What seemed at first like a promising career has now veered toward the predictable and slightly silly. Silva's first novel, The Unlikely Spy, was a new take on a tired genre. His second and third books, while not as fresh, were satisfying high-speed adventures. With this book, Silva has slipped into the rousing-but-exhausted world of Robert Ludlum. The hero of the story is Gabriel Allon, a onetime master spy for the Israeli intelligence service who is so good he goes by only his last name (are you tracking the silliness quotient?). Allon bailed out of the spy business when his wife and child were killed, presumably by the Palestinian superterrorist Tariq. When Tariq surfaces years later with plans to derail the Middle East peace process, revenge compels Allon to join in the search. From there it's pretty much a straightforward fox hunt, which in this genre means the fox is often the one doing the hunting. The book lacks depth and when you're done, you'll have to remind yourself who wrote the thing. Frankly, it could have been one of about six writers, all of whom are kicking out the same kind of book, complete with interchangeable characters and indistinguishable plots.
—Randy Michael Signor

Library Journal
A former Mossad agent, now an art restorer, is tapped to help thwart a Palestinian plot to halt peace talks by assassinating Yasir Arafat. Another December 26 release. Copyright 2000 Cahners Business Information.\

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Product Details

Penguin Publishing Group
Publication date:
Gabriel Allon Series, #1
Edition description:
Sales rank:
Product dimensions:
4.25(w) x 7.50(h) x 1.07(d)
Age Range:
18 Years

Read an Excerpt

By coincidence Timothy Peel arrived in the village the same week in July as the stranger. He and his mother moved into a ramshackle cottage at the head of the tidal creek with her latest lover, a struggling playwright named Derek, who drank too much wine and detested children. The stranger arrived two days later, settling into the old foreman’s cottage just up the creek from the oyster farm.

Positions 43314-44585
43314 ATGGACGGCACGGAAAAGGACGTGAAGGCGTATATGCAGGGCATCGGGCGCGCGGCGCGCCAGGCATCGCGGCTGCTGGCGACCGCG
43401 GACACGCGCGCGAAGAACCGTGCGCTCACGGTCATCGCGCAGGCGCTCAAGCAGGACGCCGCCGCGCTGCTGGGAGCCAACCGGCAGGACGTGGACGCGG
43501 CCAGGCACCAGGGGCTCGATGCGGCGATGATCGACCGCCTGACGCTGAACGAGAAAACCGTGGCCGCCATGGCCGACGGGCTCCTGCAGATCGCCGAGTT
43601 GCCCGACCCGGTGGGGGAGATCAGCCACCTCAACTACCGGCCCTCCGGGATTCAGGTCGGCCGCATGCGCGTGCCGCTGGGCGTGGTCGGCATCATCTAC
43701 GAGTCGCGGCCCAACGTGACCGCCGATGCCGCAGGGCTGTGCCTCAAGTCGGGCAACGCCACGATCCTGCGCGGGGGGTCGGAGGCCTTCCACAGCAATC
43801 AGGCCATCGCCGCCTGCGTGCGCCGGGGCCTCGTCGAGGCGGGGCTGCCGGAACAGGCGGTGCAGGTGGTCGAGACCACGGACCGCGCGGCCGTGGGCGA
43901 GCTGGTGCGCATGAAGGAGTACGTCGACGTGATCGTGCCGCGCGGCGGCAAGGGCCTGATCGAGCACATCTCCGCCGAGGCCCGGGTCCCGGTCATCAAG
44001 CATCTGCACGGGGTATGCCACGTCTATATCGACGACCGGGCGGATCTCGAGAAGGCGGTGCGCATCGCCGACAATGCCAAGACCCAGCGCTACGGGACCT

Peel had little to do that summer—when Derek and his mother weren’t making clamorous love, they were taking inspirational forced marches along the cliffs—so he determined to find out exactly who the stranger was and what he was doing in Cornwall. Peel decided the best way to begin was to watch. Because he was eleven, and the only child of divorced parents, Peel was well schooled in the art of human observation and investigation. Like any good surveillance artist, he required a fixed post. He settled on his bedroom window, which had an unobstructed view over the creek. In the storage shed he found a pair of ancient Zeiss binoculars, and at the village store he purchased a small notebook and ballpoint pen for recording his watch report.

The first thing Peel noticed was that the stranger liked old objects. His car was a vintage MG roadster. Peel would watch from his window as the man hunched over the motor for hours at a time, his back poking from beneath the bonnet. A man of great concentration, Peel concluded. A man of great mental endurance.

After a month the stranger vanished. A few days passed, then a week, then a fortnight. Peel feared the stranger had spotted him and taken flight. Bored senseless without the routine of watching, Peel got into trouble. He was caught hurling a rock though the window of a tea shop in the village. Derek sentenced him to a week of solitary confinement in his bedroom.

But that evening Peel managed to slip out with his binoculars. He walked along the quay, past the stranger’s darkened cottage and the oyster farm, and stood at the point where the creek fed into the Helford River, watching the sailboats coming in with the tide. He spotted a ketch heading in under power. He raised the binoculars to his eyes and studied the figure standing at the wheel.

The stranger had come back to Port Navas.

The ketch was old and badly in need of restoration, and the stranger cared for it with the same devotion he had shown his fickle MG. He toiled for several hours each day: sanding, varnishing, painting, polishing brass, changing lines and canvas. When the weather was warm he would strip to the waist. Peel couldn’t help but compare the stranger’s body with Derek’s. Derek was soft and flabby; the stranger was compact and very hard, the kind of man you would quickly regret picking a fight with. By the end of August his skin had turned nearly as dark as the varnish he was so meticulously applying to the deck of the ketch.